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What are the Benefits of Cloud Migration Strategy?

A cloud migration process helps businesses move their applications, databases, and other IT resources seamlessly to remote servers. Cloud observability plays a huge role in a migration strategy by assessing the security measures and offering valuable insights into the security protocols.

The most significant benefits are discussed here:

1. Time and Cost Savings

Maintaining and running on-premises applications is expensive. Moving to a cloud provider relieves organizations of costly duties as the cloud handles all the maintenance processes. Cloud environments include adding platform updates, server performance, and host management. They offer competitive prices and also use minimal equipment to run and maintain.

2. Application Modernization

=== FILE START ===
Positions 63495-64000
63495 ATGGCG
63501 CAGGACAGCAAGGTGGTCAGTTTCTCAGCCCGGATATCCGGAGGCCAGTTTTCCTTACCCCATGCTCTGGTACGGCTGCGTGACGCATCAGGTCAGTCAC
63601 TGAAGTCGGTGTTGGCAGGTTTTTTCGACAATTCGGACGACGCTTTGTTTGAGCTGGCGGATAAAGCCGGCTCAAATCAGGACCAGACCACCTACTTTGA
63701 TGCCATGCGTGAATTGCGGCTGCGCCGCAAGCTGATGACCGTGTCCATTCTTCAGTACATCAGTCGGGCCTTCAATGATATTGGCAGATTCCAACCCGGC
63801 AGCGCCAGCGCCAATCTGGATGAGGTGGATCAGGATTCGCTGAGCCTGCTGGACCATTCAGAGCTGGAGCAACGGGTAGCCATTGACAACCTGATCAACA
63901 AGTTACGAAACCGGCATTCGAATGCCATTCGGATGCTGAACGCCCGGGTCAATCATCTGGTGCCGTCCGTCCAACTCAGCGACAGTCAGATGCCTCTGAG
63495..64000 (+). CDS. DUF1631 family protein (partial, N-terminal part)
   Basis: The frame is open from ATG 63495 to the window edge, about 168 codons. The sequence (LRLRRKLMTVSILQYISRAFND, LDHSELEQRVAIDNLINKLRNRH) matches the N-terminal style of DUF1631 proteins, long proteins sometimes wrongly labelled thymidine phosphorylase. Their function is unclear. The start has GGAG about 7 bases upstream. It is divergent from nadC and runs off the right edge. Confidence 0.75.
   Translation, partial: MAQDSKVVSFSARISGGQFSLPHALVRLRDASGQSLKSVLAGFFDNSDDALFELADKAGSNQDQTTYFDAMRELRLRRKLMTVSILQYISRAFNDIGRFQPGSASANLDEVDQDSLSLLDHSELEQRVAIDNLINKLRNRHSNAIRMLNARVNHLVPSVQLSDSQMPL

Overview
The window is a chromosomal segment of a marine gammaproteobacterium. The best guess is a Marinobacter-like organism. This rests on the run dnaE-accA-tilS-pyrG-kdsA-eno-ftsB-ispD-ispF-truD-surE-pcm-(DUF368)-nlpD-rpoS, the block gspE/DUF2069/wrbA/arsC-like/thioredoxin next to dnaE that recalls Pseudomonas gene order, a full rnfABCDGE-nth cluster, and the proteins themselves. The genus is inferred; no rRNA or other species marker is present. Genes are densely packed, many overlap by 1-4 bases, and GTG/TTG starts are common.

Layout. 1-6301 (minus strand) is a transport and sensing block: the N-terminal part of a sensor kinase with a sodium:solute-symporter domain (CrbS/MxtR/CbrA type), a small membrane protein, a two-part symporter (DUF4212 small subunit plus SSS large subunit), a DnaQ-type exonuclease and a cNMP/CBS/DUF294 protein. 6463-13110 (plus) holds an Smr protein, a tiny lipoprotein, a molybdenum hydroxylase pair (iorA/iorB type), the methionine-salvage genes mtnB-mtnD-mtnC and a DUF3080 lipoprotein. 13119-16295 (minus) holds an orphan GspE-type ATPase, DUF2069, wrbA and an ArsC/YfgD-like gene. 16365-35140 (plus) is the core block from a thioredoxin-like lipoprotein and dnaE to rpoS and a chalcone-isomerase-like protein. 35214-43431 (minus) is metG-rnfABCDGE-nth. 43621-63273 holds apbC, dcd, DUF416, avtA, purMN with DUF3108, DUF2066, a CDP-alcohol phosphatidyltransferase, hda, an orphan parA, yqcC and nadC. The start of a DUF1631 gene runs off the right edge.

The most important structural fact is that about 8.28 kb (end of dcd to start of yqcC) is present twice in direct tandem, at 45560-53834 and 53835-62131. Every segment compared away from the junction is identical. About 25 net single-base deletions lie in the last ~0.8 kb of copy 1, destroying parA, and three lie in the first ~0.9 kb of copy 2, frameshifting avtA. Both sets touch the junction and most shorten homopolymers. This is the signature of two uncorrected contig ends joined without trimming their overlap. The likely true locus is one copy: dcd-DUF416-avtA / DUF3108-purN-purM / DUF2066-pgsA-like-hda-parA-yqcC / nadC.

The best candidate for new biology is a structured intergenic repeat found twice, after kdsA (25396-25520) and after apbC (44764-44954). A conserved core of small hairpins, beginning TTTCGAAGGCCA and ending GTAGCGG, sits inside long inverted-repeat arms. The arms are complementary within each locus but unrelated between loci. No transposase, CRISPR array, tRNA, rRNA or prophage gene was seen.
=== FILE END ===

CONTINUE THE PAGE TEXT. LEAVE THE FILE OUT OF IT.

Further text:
Making an organization cloud-compatible is one of the biggest challenges of cloud migration. Using modern data systems can prove useful for boosting the application performance. When Johnson & Johnson saw their business growing, managing data volume became costly.

With Amazon Web Services (AWS), Elastic Compute Cloud (EC2), and Elastic Block Store (EBS), they were able to store copies of virtual desktops and democratize data access for over 45,000 workers.

3. Enhanced Scalability

Warner Broschose AWS GuardDuty to solve their biggest challenge of agentless integration of anomalous detection for efficient scaling. They paired it up with AWS Detective for seamless detection of anomalies in the infrastructure without any disruptions.

4. Improved Security and Compliance

Rightsizing resources with a reserved or spot capacity can help you reduce infrastructure costs by 20% to 50% with cost attribution and budget alerts to track the limits.

SIEMENS is one such example that strengthened its security posture and modernized its infrastructure with AWS and AWS Security Hub. With Amazon CloudWatch’s cloud services, they were able to send periodic real-time notifications for vulnerability across 21 affected accounts.